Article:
My job is to have ideas. ~ Rosemary Wells
Somewhere in my MRI brain is a kitchen sieve and all the ideas go into the colander, but most go out. But once in a while, one sticks! ~ Rosemary Wells
Where do you get your ideas?
RW: From my life, everything I see, hear, know, and live through. You never know when something happens and it'll be the beginning of a book.
Here's the story behind Yoko:
Her daughter came home from 1st grade and told her mom that three Japanese girls were in her class. (Mitsubishi was in the next town.) Every day their mom made lunches in bento boxes. The American kids made fun of them. "Raw fish! Seaweed! Yuck!" The Japanese girls just laughed and started talking in Japanese. They didn't care. So in Rosemary's writer's head, she took this idea and changed it. She chose only ONE girl who faced a problem of children universally: Kids are cruel and highly rigid. She had Yoko tell her mother that she didn't want to go back to school. As a writer, she now had a subject. The mother tried to help but failed. The teacher tried to help but failed. She pushed Yoko through until she was about to break down. Spoiler alert: In the end, Yoko made a friend who liked sushi, and they opened a restaurant of vanilla ice cream, sushi, red bean ice cream, and spaghetti. This book is about two powers--cruelty and friendship.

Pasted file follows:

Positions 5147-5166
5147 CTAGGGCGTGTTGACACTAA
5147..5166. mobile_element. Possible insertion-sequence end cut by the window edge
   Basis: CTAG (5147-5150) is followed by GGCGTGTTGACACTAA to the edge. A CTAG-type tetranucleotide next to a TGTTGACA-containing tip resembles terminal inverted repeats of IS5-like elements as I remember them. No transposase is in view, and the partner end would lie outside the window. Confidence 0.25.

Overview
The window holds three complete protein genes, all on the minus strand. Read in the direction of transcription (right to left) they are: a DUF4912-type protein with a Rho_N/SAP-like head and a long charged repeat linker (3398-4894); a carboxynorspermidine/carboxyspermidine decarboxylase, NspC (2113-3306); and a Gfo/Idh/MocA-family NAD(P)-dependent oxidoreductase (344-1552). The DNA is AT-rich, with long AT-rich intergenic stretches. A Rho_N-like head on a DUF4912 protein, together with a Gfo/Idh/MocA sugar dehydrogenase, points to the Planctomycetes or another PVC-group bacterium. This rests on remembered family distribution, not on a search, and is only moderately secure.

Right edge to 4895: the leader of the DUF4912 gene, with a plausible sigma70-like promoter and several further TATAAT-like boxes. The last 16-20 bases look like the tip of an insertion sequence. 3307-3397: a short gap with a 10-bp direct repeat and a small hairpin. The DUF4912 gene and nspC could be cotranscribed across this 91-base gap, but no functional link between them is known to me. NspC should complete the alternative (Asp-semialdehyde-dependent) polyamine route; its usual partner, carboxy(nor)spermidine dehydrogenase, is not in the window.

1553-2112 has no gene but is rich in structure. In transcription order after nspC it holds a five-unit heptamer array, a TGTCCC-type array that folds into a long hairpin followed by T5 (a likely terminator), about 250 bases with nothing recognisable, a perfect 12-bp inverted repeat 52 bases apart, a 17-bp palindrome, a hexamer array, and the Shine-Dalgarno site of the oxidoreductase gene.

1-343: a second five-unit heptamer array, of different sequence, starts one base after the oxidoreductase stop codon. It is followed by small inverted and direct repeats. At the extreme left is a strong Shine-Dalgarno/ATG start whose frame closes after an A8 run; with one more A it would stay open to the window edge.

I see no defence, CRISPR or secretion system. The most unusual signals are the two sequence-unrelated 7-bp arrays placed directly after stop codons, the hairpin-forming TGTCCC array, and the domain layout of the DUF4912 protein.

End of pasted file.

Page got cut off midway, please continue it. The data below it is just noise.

One rainy night her husband went to the store but came home without milk. It wasn't on the list. So Rosemary went out, and the store was about to close. As she grabbed milk and got in line, the lady in front of her had like 365 items. And she wouldn't let Rosemary go through with her one item of milk. Frustrated, Rosemary waited. In front of her sat a three-year-old boy who was not happy. He glared at Rosemary. On his shirt was a vampire with two eyes that also glared. She forgot about the incident until the following week at 5am (when Rosemary does a lot of her best thinking). But in her head, the boy was a bunny--MAX! Her idea: Max wants a dragon shirt. And this became the beginning of her book, Max's Dragon Shirt.
The character is the heart of the emotional story. Make sure your character is real in very few words. In the first two pages, tell what your character is about.
She said that it's a mistake to write about themes. You can't write about adult themes. For examples, if your book is about a peanut allergy, then the allergy becomes the character, not the girl in the book. Keep your eye on the main character rather than the theme.
Word count: Keep your text short. No more than 4 lines on a page. Use precise writing.
Structure: Keep the story in 12 double page spreads. Make a storyboard. Add page numbers and write the action down to see the story all at once.
Ending: Unless you know how it's going to end, you can't write the story. She doesn't like happy endings. They tie up strings and are formulaic. Instead, she likes funny endings. They're unexpected and make your readers laugh.
Writing is like looking at a tunnel. You need a light at the end so you know where you're going. Otherwise, you're walking blind. ~ Rosemary Wells